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Result of meiosis

The result obtained after division by meiosis is four cells (sometimes only one) with half the genetic information (n) of the parent cell. In addition, each daughter cell is different because the crossover homologous chromosome has allowed that genetic material and the resulting chromatids are all different exchanged.

Cells obtained in meiosis (n) can join other cells (gametes) and produce a new cell with a normal chromosome set (diploid, 2n).

The exchange of genetic material between different cells allows the offspring to be different from the parents. This genetic variability allows the possibility of adaptation of some organisms to the environment in which they live, being able to survive better those that are better adapted.

Gamete formation (gametogenesis)

Sex cells or gametes form in the gonads (ovaries and testes). In the gonads there are cells, the oogonia and spermatogonia, which are the stem cells (diploid, 2n) of the gametes (n, haploid). Gametes originate after division by meiosis of oogonia and spermatogonia.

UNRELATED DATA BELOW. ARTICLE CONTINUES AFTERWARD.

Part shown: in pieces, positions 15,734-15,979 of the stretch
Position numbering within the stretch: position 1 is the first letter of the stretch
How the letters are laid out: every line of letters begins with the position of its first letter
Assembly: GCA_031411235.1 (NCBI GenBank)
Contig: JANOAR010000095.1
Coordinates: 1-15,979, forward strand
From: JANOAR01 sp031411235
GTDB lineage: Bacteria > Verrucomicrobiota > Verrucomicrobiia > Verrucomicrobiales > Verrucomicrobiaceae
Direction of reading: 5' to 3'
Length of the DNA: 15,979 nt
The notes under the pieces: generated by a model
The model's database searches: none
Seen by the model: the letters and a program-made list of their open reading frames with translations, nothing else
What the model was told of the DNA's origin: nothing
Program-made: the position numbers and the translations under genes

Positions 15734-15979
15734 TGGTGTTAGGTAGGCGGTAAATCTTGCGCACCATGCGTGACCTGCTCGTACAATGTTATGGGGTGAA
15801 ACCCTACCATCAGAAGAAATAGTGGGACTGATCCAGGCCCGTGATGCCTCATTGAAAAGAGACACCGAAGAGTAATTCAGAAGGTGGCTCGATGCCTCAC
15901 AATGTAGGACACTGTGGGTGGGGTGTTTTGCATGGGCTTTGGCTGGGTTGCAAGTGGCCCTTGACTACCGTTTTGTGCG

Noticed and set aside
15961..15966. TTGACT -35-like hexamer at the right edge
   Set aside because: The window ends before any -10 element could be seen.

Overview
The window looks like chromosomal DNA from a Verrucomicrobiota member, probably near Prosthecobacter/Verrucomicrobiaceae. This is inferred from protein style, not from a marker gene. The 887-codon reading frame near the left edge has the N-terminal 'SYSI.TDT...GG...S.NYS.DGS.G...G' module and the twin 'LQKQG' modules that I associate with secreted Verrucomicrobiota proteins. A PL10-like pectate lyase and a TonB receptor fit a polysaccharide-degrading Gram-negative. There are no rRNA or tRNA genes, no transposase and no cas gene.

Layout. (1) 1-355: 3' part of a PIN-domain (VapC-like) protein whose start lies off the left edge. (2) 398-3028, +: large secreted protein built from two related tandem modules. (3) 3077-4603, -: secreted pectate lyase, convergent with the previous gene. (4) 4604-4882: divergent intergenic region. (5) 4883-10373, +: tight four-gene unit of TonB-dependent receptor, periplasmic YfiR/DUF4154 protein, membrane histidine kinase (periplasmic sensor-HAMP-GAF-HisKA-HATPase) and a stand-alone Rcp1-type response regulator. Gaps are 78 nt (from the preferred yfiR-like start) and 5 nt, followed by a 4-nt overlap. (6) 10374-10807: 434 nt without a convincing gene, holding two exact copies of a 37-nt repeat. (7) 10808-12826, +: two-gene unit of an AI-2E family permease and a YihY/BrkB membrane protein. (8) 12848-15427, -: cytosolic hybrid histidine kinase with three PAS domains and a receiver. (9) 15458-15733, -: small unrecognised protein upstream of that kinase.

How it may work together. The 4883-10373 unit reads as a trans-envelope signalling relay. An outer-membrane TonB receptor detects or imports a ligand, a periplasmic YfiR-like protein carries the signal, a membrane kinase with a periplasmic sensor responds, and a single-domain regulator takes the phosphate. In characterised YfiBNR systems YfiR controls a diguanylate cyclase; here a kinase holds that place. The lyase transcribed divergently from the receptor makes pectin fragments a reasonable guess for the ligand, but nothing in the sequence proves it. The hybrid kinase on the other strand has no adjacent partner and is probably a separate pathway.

Two types of gametogenesis are distinguished:

  • Spermatogenesis. In the testes, the spermatogonia (2n) produce, by meiosis, four haploid cells (n) that, after a process of cell differentiation, will give rise to the male gametes or sperm (n). Two of the sperm will carry the X sex chromosome, and the other two, the Y.
  • Oogenesis. In the ovaries, the oogonia (2n) produce, by meiosis, four haploid cells (n). One of these cells is the female gamete or ovum (n), which remains most of the cytoplasm, and the other three are polar corpuscles (n) that are not functional. All eggs carry the sex chromosome X.

If you have any doubts, surely now it is clarified with this nice video.


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